Before 2020 happened, Sarah Hudson had a clear vision. Already learning how to DJ and writing more house music tracks, Hudson was ready to curate an all-encompassing dance house project, one heavily inspired by early ’90s house group Deee-Lite.
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“I’ve been the biggest fan ever since high school,” says Hudson. “She [Deee-Lite singer Lady Miss Kier] was one of my idols. I love her and I just loved the energy around it all. It’s kind of my vision for what I would like to do. But I guess that’s all part of my madness.”
Another part of Hudson’s “madness” is consistently writing hit songs. A longtime songwriting collaborator for Katy Perry, Hudson has also worked with Dua Lipa, Nick Minaj, Charlie XCX, and dozens of other artists throughout her nearly 15-year career. In addition to releasing her own solo material, including Ultraviolet Sound in 2011 and her most recent solo EP Songs from the Sea in 2017, Hudson recently co-wrote “Levitating” and “Physical,” off Dua Lipa’s second album Future Nostalgia in 2020.
Writing is a spiritual occurrence for Hudson. “I believe we are connecting to a sort of divine energy when we’re writing, or making any kind of art,” she says. “I just let the ideas sort of come to me and flow and I don’t really have like a particular method, but the best scenario for me is being in the room with an artist and or another writer, and just having a conversation… it’s almost like a mini therapy session.”
Feeding off the mood in a room, Hudson says artists will often come in with a specific subject they want to write about—title and all—which gives her the springboard she needs to help them express it. “That’s my favorite situation,” she says, “because it feels real and authentic, and I feel like that’s what people relate to in a song.”
Growing up in a musical household—Hudson’s father, record producer and musician Mark Hudson, worked with artists like Ringo Starr, Ozzy Osbourne, and Aerosmith throughout his career—in a sense, music was always inevitable for the artist. Reflecting on her writing career—her first co-write, Ashley Tisdale’s 2007 single “Unlove You”—Hudson has gone on to write hits, including Perry’s “Dark Horse” in 2013 as well as “Get On Your Knees” by Nick Minaj (featuring Ariana Grande), and “The Feeling,” performed by Justin Bieber and Halsey.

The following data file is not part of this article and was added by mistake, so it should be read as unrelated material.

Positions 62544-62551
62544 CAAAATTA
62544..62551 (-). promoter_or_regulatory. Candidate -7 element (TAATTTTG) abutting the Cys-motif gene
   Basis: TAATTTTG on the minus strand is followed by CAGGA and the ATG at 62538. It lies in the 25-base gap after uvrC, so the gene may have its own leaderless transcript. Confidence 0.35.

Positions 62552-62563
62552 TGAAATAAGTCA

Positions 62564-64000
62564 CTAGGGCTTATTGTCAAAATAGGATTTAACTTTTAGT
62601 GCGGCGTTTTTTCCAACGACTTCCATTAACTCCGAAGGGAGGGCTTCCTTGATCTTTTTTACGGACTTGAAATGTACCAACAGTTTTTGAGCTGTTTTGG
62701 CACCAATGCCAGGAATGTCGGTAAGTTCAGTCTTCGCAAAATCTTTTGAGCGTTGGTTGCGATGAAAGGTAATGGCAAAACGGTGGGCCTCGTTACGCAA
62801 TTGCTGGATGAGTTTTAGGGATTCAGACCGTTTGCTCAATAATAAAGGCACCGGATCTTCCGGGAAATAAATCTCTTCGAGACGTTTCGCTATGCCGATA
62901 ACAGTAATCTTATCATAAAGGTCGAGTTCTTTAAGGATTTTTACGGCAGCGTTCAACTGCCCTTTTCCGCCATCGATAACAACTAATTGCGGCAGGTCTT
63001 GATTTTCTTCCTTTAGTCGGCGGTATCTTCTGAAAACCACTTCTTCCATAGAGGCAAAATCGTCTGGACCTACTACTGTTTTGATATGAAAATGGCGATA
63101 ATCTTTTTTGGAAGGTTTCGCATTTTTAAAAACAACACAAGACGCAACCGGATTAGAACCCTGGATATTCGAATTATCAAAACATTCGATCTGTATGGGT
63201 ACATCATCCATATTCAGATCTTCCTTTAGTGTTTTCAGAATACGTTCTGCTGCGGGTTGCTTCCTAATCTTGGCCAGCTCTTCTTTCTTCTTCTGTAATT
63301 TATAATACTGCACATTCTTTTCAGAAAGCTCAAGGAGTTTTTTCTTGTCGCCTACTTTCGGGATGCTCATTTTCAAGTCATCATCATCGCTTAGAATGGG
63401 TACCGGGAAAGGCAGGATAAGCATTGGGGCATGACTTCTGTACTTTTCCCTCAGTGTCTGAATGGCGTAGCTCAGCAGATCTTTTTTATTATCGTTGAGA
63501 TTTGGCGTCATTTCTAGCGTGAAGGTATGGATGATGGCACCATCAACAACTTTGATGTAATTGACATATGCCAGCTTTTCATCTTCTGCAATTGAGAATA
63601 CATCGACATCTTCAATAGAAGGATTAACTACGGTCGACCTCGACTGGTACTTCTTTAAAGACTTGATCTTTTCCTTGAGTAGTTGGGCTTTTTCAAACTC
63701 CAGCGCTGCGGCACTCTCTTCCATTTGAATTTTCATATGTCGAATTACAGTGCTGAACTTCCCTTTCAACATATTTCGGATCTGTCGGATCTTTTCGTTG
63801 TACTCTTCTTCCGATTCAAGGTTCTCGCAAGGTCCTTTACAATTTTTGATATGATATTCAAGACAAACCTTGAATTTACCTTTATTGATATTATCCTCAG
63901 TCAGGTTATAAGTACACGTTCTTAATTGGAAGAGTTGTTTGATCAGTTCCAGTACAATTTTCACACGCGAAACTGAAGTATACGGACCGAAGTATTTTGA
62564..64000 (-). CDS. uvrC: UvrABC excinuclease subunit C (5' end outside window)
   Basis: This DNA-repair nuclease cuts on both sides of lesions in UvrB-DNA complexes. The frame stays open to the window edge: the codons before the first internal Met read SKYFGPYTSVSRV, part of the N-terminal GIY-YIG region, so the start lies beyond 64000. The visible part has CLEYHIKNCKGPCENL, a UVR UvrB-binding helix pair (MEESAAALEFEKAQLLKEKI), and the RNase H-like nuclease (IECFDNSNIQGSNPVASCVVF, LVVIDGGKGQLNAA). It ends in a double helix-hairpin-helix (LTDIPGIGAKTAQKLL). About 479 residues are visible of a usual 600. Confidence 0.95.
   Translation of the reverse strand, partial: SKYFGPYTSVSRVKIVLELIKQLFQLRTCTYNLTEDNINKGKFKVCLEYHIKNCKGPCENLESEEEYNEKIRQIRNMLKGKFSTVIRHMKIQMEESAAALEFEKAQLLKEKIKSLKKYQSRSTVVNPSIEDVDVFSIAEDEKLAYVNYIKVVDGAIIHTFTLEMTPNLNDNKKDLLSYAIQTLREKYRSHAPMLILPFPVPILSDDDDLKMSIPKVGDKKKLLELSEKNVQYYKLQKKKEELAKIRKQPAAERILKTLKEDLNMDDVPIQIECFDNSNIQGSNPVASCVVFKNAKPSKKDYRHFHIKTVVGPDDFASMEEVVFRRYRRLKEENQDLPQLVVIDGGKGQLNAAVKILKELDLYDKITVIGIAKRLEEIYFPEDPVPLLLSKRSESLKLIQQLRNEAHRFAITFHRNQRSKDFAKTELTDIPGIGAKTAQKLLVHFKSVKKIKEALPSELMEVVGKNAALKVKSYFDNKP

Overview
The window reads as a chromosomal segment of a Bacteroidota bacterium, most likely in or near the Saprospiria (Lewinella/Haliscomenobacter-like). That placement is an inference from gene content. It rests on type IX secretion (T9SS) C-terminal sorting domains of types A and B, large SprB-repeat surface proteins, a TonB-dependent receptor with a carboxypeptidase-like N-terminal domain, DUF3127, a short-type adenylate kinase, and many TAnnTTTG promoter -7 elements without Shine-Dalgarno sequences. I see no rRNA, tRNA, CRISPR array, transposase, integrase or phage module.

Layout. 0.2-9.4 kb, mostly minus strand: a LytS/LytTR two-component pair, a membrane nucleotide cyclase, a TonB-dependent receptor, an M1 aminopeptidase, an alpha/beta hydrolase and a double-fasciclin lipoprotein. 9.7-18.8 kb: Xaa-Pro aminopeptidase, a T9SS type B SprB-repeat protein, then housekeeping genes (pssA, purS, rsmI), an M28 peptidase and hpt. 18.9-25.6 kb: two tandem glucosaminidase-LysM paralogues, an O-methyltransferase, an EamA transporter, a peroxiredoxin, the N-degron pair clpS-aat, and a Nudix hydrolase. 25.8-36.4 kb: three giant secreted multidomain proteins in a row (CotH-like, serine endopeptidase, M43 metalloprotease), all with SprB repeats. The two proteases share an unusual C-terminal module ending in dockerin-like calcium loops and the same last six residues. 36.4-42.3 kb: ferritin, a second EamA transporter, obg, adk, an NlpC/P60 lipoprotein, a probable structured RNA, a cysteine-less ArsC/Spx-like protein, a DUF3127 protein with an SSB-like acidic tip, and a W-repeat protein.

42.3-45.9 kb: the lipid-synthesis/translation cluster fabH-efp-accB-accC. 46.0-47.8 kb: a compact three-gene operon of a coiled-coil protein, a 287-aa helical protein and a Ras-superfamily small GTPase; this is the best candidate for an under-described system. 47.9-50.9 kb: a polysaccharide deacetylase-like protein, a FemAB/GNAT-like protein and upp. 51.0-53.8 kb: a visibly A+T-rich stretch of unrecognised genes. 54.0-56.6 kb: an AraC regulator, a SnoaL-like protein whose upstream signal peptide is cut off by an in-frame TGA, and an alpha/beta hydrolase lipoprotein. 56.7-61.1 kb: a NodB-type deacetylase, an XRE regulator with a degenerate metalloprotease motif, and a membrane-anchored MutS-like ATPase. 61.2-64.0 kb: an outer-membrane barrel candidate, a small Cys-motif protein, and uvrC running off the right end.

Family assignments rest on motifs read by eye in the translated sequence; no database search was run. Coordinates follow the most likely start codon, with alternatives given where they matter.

Working with artists across genres, Hudson thrives on collaborating. “I love the art of collaborating,” she says. “Sure, I can write a song on my own, but there’s something about being in a flow with somebody, when they say something you would ever say, and then I say something they would ever say. Then we make this song. I just love when everyone’s on the same wave. There’s nothing like it.”
One of her favorite collaborators throughout the years has been close friend Katy Perry.
“We have such a bond, a sisterly bond, so working together isn’t just about writing a good song, it’s fun,” shares Hudson. “We talk about almost anything and write about almost anything together, so when you really feel comfortable with the person and when you really have that kind of friendship, to me, that’s just the ultimate scenario.”
She adds, “It makes it more rewarding, because you feel so much love in the person and what you’re creating together. It’s like your little baby. Katy is an incredible writer, so that always helps. I’m just there to lift up their perspective, lift up their energy, and help them create what their vision is. That’s how it’s been working with Katy from the beginning.”
Reflecting on her career, Hudson says she’s had to return to that earlier feeling, and freedom, of creating when there was no expectation of a writing hit song.
“When I was broke, and I was just kind of writing to write and nobody was really paying attention, there was this freedom of thought,” shares Hudson. “I just thought I’m doing what I think is dope and being really free with it. Once I started to have success, and the business side of things came into play, and I had a hit, it was more ‘can I do it again?’”
Hudson adds, “I started questioning and it became less about the freedom and the art anymore, and more about how do I make sure that I’m doing good work, and that kills my process.”
In a better place now, Hudson says she’s let go of the “greatest hits” mindset and walks into the studio with more of a child-like energy. “I don’t want to be big star famous,” she says. “That was something for me that I really had to learn to let go of and navigate. I’m in such a great place now, because I’ve done all that work. There’s nothing behind any of this other than, I just want to make the best song in the moment.”
Still fantasizing of her dance house project, DJ-ing at gay clubs, and releasing some new house tracks, Hudson will tap back into it when the timing is right.
“I was all ‘let’s go,’ and then everything shut down, so it kind of put everything on the back burner, but I’m starting to feel the fire again,” says Hudson. “It’s in the ether. I just have to pull it down from the ether and say, ‘let’s go.’”